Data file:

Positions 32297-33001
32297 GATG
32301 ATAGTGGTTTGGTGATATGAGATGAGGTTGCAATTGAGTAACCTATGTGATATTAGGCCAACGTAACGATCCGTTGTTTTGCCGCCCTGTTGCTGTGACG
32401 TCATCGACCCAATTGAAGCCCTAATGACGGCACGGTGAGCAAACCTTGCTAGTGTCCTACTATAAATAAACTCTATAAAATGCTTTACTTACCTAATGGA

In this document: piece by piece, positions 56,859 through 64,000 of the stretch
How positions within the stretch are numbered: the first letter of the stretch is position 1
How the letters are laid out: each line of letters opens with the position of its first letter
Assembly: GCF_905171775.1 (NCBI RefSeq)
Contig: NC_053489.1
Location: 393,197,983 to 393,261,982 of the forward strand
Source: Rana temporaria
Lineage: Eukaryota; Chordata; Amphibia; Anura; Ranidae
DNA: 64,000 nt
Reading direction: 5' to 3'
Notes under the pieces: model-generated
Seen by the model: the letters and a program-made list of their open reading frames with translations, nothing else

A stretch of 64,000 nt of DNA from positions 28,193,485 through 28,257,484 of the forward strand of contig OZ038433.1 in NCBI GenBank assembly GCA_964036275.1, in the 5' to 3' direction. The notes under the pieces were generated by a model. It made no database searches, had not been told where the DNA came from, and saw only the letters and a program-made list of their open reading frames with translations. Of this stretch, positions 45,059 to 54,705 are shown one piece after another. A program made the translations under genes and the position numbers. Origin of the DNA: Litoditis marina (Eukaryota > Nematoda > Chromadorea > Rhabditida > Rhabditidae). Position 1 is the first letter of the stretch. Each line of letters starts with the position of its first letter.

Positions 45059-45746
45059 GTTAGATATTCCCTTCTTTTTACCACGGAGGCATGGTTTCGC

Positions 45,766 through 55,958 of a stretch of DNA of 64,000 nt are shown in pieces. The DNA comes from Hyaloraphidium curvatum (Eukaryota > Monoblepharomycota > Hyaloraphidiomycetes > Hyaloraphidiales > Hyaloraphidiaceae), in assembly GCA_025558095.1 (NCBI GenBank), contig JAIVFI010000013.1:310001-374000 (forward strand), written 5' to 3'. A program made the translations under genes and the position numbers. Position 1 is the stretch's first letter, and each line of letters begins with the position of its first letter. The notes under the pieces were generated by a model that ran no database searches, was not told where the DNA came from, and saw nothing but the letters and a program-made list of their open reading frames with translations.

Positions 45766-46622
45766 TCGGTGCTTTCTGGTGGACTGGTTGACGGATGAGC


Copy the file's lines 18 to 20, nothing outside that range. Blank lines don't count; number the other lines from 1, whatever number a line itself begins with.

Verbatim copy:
Positions 45059-45746
45059 GTTAGATATTCCCTTCTTTTTACCACGGAGGCATGGTTTCGC

Positions 45,766 through 55,958 of a stretch of DNA of 64,000 nt are shown in pieces. The DNA comes from Hyaloraphidium curvatum (Eukaryota > Monoblepharomycota > Hyaloraphidiomycetes > Hyaloraphidiales > Hyaloraphidiaceae), in assembly GCA_025558095.1 (NCBI GenBank), contig JAIVFI010000013.1:310001-374000 (forward strand), written 5' to 3'. A program made the translations under genes and the position numbers. Position 1 is the stretch's first letter, and each line of letters begins with the position of its first letter. The notes under the pieces were generated by a model that ran no database searches, was not told where the DNA came from, and saw nothing but the letters and a program-made list of their open reading frames with translations.